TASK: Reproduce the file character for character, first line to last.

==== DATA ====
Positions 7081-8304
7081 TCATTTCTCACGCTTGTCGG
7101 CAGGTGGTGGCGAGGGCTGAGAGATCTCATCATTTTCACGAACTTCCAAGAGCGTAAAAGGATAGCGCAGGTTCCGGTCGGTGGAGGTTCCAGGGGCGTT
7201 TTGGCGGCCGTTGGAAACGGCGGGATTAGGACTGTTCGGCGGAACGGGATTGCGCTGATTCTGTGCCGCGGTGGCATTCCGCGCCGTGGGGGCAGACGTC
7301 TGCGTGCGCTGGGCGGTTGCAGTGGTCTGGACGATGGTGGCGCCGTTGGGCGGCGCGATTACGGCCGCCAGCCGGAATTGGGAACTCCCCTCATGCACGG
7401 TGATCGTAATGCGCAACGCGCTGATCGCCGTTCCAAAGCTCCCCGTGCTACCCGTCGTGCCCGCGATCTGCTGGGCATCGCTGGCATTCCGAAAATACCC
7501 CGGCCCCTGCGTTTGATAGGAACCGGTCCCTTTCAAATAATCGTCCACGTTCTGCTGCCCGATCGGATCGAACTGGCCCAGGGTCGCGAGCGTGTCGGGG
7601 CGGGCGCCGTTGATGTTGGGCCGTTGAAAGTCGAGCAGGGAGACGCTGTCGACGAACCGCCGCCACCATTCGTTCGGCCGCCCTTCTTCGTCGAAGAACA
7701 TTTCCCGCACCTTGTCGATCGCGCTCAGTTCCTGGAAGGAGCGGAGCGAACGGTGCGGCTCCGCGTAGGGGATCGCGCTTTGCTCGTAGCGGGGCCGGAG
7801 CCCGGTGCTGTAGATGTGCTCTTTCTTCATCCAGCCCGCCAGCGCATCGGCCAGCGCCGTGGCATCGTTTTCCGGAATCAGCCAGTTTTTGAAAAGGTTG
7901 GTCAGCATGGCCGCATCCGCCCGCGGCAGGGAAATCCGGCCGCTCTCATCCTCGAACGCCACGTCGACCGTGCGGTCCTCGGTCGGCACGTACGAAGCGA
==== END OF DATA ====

Positions 7081-8304
7081 TCATTTCTCACGCTTGTCGG
7101 CAGGTGGTGGCGAGGGCTGAGAGATCTCATCATTTTCACGAACTTCCAAGAGCGTAAAAGGATAGCGCAGGTTCCGGTCGGTGGAGGTTCCAGGGGCGTT
7201 TTGGCGGCCGTTGGAAACGGCGGGATTAGGACTGTTCGGCGGAACGGGATTGCGCTGATTCTGTGCCGCGGTGGCATTCCGCGCCGTGGGGGCAGACGTC
7301 TGCGTGCGCTGGGCGGTTGCAGTGGTCTGGACGATGGTGGCGCCGTTGGGCGGCGCGATTACGGCCGCCAGCCGGAATTGGGAACTCCCCTCATGCACGG
7401 TGATCGTAATGCGCAACGCGCTGATCGCCGTTCCAAAGCTCCCCGTGCTACCCGTCGTGCCCGCGATCTGCTGGGCATCGCTGGCATTCCGAAAATACCC
7501 CGGCCCCTGCGTTTGATAGGAACCGGTCCCTTTCAAATAATCGTCCACGTTCTGCTGCCCGATCGGATCGAACTGGCCCAGGGTCGCGAGCGTGTCGGGG
7601 CGGGCGCCGTTGATGTTGGGCCGTTGAAAGTCGAGCAGGGAGACGCTGTCGACGAACCGCCGCCACCATTCGTTCGGCCGCCCTTCTTCGTCGAAGAACA
7701 TTTCCCGCACCTTGTCGATCGCGCTCAGTTCCTGGAAGGAGCGGAGCGAACGGTGCGGCTCCGCGTAGGGGATCGCGCTTTGCTCGTAGCGGGGCCGGAG
7801 CCCGGTGCTGTAGATGTGCTCTTTCTTCATCCAGCCCGCCAGCGCATCGGCCAGCGCCGTGGCATCGTTTTCCGGAATCAGCCAGTTTTTGAAAAGGTTG
7901 GTCAGCATGGCCGCATCCGCCCGCGGCAGGGAAATCCGGCCGCTCTCATCCTCGAACGCCACGTCGACCGTGCGGTCCTCGGTCGGCACGTACGAAGCGA